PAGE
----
After being diagnosed with inoperable lung cancer, a high school teacher struggles with figuring out how he will pay for his cancer treatment and keep from going broke. Although this is the basis for the hugely popular TV series Breaking Bad, for many people living with cancer, figuring out how to deal with the financial fallout of cancer and cancer treatment is a stark reality.
Almost a third of cancer survivors in the United States may be experiencing financial or work-related hardships, according to the results of a study that will be presented at this weekend’s Palliative Care in Oncology Symposium. Of the nearly 1,600 cancer survivors surveyed, 27% reported at least one financial problem, such as debt or bankruptcy. In addition, 37% said they had to modify their work plans, such as taking extended time off or delaying retirement, because of cancer treatment.
“We found that many cancer survivors, particularly those who are younger or from underserved populations, experience financial or work-related hardship—even when insured and years out from treatment,” said lead study author Robin Whitney, RN, BSN, a cancer survivor and PhD student at the University of California, Davis, Betty Irene Moore School of Nursing.
To cope with this financial burden, many people with cancer are forced to change their lifestyle and medical care, according to the results of a separate survey that will be presented at the same meeting. Although most people do not go to the extremes depicted in Breaking Bad, they do make difficult choices that could affect their long-term physical and financial health, such as not filling a prescription, taking less medication than prescribed, spending less on basics like food and clothing, borrowing money, and spending their savings.
“Addressing these challenges is an important aspect of providing quality cancer care, because they can substantially impact quality of life and health outcomes,” Whitney said.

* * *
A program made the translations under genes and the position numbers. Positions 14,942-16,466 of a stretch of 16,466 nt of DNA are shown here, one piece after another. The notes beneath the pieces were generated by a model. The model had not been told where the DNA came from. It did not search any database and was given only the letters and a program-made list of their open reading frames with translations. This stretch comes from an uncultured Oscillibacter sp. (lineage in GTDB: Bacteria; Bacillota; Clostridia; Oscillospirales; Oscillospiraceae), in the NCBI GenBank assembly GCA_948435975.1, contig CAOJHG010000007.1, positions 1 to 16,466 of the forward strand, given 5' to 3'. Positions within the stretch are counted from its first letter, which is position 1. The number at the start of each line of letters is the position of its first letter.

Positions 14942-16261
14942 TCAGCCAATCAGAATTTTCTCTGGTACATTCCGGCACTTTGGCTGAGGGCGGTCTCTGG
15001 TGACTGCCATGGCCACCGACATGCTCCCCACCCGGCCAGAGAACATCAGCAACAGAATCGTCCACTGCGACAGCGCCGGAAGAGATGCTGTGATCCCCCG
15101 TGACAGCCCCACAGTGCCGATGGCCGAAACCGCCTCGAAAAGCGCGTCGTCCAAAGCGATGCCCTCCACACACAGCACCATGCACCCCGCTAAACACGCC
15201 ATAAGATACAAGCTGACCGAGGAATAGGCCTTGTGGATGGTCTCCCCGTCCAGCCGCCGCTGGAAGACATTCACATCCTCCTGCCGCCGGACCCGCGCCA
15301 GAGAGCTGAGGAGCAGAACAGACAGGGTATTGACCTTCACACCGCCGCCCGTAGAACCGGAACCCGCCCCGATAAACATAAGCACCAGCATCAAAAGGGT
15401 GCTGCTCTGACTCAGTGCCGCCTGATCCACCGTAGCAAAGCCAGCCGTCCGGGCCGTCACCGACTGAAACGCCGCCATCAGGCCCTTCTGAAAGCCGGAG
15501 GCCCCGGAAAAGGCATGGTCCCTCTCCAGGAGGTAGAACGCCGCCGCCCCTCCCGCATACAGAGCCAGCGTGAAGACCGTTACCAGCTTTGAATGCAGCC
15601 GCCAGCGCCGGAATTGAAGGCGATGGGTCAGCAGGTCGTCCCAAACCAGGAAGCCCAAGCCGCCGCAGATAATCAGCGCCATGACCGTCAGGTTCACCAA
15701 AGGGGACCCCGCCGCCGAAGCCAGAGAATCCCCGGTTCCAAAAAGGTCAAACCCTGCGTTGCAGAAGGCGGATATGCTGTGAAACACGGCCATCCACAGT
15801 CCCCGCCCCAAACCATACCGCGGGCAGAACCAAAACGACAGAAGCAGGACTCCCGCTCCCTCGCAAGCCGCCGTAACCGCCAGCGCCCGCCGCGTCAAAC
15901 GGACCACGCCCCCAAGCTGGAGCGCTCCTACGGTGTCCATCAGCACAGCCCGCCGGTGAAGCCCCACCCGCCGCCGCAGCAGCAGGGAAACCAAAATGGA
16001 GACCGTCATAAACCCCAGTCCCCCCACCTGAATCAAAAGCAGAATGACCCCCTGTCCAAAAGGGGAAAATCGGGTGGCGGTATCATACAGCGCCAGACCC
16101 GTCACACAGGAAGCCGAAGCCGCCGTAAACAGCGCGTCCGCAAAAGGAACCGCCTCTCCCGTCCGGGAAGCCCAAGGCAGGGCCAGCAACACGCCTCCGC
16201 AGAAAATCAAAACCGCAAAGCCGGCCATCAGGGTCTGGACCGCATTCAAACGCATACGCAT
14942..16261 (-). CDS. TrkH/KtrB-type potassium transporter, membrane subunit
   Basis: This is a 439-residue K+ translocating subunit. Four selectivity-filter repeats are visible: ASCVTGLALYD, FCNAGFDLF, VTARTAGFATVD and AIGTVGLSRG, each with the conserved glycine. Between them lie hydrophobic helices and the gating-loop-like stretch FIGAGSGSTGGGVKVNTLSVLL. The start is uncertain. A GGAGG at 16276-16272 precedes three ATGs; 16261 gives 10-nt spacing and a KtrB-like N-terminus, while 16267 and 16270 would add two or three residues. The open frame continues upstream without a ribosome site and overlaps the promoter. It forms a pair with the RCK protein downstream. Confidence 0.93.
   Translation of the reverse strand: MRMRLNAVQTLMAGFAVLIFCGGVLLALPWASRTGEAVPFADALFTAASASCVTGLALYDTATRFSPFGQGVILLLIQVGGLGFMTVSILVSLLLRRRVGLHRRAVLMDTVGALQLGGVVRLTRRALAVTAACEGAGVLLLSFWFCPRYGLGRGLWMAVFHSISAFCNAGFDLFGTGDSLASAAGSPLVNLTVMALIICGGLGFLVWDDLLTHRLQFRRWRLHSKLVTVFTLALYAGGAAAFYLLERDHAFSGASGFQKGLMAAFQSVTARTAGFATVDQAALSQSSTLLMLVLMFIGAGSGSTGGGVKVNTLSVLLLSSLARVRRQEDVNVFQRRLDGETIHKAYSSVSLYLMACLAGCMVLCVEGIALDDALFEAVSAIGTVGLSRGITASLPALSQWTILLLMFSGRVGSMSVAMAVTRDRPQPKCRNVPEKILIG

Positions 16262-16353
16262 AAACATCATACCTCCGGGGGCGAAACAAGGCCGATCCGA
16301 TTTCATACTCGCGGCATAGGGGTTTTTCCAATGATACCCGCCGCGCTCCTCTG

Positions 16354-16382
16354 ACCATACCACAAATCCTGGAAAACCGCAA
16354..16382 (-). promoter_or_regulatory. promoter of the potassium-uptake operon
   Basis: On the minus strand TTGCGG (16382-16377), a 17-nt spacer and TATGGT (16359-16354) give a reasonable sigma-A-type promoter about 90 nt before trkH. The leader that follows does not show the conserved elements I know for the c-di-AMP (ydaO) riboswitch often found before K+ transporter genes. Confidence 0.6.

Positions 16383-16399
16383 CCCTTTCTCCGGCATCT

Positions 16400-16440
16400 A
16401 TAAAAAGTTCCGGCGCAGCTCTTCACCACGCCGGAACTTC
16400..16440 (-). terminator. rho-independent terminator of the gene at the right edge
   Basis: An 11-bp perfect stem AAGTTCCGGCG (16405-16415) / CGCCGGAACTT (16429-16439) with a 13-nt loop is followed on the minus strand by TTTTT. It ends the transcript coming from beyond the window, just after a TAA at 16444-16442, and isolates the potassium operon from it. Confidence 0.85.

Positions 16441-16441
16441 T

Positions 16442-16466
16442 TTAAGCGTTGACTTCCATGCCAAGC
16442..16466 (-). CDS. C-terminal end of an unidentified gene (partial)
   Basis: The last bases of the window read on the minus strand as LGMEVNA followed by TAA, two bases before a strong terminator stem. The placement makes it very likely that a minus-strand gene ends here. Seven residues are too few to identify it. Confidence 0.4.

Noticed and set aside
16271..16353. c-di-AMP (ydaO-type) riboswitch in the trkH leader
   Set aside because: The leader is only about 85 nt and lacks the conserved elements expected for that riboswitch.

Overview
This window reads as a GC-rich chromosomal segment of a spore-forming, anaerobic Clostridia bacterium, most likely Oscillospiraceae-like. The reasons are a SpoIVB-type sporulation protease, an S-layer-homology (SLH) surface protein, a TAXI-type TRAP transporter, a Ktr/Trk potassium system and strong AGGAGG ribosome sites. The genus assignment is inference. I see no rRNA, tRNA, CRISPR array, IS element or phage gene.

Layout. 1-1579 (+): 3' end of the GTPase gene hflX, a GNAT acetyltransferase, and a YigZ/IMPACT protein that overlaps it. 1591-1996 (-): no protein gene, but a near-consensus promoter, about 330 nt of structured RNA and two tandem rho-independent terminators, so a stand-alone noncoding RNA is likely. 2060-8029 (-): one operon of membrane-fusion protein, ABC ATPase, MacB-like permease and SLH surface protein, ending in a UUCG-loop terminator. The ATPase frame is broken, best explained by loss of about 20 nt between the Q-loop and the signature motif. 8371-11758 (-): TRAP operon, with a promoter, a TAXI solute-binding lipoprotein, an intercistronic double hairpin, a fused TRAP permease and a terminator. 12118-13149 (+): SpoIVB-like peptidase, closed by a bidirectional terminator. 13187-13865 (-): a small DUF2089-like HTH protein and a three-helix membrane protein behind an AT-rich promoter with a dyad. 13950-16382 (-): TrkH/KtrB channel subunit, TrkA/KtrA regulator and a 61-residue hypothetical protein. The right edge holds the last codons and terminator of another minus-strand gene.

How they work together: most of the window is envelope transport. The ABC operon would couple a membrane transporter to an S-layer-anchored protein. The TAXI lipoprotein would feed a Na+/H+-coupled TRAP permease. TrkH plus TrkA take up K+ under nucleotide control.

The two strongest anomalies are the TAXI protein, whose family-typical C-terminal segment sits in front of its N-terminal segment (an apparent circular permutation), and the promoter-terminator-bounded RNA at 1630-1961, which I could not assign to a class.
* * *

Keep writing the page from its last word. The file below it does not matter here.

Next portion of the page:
A study presented at last week’s Quality Care Symposium suggests that the Medicare Part D Extra Help program improves adherence to hormonal therapy after breast cancer surgery. The Extra Help program subsidizes medications, eliminating or reducing out-of-pocket costs. For hormonal therapy, this can range from $155 to $428 per year on average. Usually doctors recommend continuing hormonal therapy for at least five years.
“Patients are more likely to take their medications if they are able to afford them,” said lead study author Alana Biggers, MD, MPH, a former internal medicine resident at the Medical College of Wisconsin in Milwaukee, Wisc., and currently an Assistant Professor of Clinical Medicine at the University of Illinois-Chicago. “Our study shows that federal policy interventions that help cover out-of-pocket costs have the potential to reduce the breast cancer outcome gap by race and ethnicity.”
The video below provides more advice from both health care professionals and survivors on ways to navigate the financial challenges associated with cancer. It is being offered through a four-part “Navigating Challenges” series for people newly diagnosed with cancer facing real-world barriers to high-quality cancer care.
This ASCO patient education video series was made possible by a grant from the LIVESTRONG Foundation to the Conquer Cancer Foundation.
A full-text transcript is available.